On March 6, at the New School in New York, Michael Kimmelman, The Times's chief art critic, moderated a discussion about antiquities and their provenance. He opened by delving into the topic of the Euphronios krater, a 2,500-year-old Greek bowl that the Metropolitan Museum of Art has recently agreed to return to Italy. Here are excerpts, edited for clarity, from the conversation:
JAMES CUNO: The same people who argue for agreements like Unesco say the illicit trade in antiquities has increased exponentially. Actually, the trade has gone elsewhere than to museums. Museums are collecting far fewer objects of antiquity than ever before. But private collectors are not. And those private collectors may not be in the United States. They may be in the Gulf states, in Japan, wherever. What the agreement has done is drive the market from the public to the private domain.
KWAME ANTHONY APPIAH: The Unesco system shares an assumption that the goal is to get everything into some public domain. I think that for the vast bulk of art, the right place for it to be is in the private world, governed by market rules. It's a very important fact about art, including antiquities, that it enriches the lives of people who live with it, not just people who visit museums.
That is, museums are not buying much of the stuff anymore so the market has shifted to private collectors.
DE MONTEBELLO: Between 1970 and 2006, we're talking about 36, 37 years, during which time a great number of very substantial objects of great merit have found their way into collections and onto the market. Archaeologists say we should not buy them. Then what should be done with them? Condemn them to oblivion? Or bring them into the public domain and to the attention of possible claimant nations?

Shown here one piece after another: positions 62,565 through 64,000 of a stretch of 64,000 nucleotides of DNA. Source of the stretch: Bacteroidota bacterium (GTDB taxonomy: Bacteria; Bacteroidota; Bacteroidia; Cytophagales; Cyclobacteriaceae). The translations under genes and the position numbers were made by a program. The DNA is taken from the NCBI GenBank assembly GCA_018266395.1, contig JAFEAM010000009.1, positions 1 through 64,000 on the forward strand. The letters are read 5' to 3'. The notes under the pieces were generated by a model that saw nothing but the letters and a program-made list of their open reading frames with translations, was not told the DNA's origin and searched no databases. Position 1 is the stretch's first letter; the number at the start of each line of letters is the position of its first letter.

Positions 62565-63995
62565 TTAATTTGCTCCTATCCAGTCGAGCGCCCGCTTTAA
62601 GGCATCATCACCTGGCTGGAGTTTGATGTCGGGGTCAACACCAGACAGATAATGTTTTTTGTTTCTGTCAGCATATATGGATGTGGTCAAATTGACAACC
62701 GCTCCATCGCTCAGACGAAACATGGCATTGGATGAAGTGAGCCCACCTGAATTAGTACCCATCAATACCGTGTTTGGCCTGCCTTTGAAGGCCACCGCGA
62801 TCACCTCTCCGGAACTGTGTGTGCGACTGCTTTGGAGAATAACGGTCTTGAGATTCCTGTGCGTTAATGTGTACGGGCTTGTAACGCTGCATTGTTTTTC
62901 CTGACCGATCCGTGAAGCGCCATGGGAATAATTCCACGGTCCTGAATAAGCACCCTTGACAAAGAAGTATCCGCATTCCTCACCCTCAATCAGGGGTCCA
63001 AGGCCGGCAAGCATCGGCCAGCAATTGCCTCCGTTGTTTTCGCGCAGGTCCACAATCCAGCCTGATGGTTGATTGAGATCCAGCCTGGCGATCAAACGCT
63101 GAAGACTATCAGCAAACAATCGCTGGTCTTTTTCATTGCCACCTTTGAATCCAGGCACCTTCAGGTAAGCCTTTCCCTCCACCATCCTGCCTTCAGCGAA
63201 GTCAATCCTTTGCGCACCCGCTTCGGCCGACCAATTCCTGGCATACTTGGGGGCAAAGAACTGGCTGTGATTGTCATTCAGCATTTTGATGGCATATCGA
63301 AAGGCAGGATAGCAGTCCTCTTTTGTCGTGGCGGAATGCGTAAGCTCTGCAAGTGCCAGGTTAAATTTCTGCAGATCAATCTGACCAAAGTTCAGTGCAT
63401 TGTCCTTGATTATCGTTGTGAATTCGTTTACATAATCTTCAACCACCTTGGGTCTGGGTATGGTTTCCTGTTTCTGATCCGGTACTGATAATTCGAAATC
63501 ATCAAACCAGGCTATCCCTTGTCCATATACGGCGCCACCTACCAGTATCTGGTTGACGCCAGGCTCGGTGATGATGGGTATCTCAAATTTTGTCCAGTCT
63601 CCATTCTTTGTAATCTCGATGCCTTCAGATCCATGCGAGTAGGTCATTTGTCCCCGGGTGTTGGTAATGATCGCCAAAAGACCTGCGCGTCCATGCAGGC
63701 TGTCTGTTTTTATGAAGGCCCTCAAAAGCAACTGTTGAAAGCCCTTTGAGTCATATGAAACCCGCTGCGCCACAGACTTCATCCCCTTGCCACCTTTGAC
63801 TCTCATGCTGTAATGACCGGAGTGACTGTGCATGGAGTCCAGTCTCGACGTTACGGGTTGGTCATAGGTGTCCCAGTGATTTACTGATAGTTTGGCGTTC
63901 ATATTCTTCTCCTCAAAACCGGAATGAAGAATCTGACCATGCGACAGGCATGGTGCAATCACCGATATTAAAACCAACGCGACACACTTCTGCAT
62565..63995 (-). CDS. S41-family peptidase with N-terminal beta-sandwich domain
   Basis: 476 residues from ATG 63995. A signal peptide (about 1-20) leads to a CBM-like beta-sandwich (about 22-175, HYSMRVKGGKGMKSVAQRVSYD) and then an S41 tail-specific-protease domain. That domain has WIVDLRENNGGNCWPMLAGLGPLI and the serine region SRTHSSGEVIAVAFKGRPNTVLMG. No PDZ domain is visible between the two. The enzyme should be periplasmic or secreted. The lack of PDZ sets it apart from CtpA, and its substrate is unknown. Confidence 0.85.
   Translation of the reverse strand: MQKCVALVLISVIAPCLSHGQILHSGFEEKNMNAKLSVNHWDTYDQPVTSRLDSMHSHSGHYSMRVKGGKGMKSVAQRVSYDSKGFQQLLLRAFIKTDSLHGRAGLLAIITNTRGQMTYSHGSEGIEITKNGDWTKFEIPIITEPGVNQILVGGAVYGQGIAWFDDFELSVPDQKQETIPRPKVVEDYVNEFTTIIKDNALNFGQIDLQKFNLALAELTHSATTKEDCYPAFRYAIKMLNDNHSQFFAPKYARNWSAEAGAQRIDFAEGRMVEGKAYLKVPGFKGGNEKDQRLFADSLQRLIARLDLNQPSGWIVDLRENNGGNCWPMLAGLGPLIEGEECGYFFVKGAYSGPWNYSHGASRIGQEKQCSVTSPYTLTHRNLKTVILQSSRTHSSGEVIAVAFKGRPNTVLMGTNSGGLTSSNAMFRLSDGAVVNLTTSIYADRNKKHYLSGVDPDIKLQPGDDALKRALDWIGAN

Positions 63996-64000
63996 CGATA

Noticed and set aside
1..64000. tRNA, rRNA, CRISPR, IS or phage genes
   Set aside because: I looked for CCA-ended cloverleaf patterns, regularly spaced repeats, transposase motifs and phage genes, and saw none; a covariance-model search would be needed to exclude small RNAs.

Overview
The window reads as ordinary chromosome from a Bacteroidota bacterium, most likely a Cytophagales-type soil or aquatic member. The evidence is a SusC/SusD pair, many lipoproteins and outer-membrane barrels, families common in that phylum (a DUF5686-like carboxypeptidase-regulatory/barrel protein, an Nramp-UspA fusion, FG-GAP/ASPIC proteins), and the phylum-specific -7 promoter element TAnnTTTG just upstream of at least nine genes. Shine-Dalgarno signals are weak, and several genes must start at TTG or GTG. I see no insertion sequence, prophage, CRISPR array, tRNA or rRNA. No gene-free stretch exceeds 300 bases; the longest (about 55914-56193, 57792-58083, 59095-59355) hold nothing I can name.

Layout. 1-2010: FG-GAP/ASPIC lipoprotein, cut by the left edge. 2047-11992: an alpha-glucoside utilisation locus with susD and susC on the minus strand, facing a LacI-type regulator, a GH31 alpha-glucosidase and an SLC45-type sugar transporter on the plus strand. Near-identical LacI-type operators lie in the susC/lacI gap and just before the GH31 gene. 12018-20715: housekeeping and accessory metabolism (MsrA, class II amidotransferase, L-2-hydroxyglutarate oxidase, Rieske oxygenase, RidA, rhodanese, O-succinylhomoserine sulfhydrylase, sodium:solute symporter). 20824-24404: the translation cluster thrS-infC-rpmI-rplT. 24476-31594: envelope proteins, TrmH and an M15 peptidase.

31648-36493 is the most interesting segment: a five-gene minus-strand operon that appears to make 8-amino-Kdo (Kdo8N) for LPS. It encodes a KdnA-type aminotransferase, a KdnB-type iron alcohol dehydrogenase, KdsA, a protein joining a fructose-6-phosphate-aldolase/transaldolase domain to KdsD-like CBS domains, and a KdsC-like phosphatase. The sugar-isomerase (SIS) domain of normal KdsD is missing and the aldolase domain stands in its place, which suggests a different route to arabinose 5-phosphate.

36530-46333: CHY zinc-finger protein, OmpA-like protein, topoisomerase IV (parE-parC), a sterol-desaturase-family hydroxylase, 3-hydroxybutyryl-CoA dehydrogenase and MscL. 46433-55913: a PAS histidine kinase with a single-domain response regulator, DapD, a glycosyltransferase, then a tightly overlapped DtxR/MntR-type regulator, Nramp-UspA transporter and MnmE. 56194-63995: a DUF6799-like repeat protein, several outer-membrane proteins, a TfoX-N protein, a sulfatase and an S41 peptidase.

CUNO: Or what about the Dead Sea Scrolls? We don't know where they were found. Some Bedouin showed up with them. Should people have said, Nope, sorry, we can't touch them? That's the choice museums now are told to make.
And here's an interesting exchange:
DE MONTEBELLO: If one of those tablet fragments Elizabeth Stone spoke about earlier chanced upon her desk with a fascinating inscription on it but no legitimate provenance, she would not be allowed to publish it: the Archaeological Institute of America forbids it.
STONE: And I won't.
DE MONTEBELLO: Does that advance knowledge?
STONE: No, but when you publish, as a scholar, you're authenticating the object. And when you authenticate it, its value goes up.
As I've repeatedly said, a sticky problem.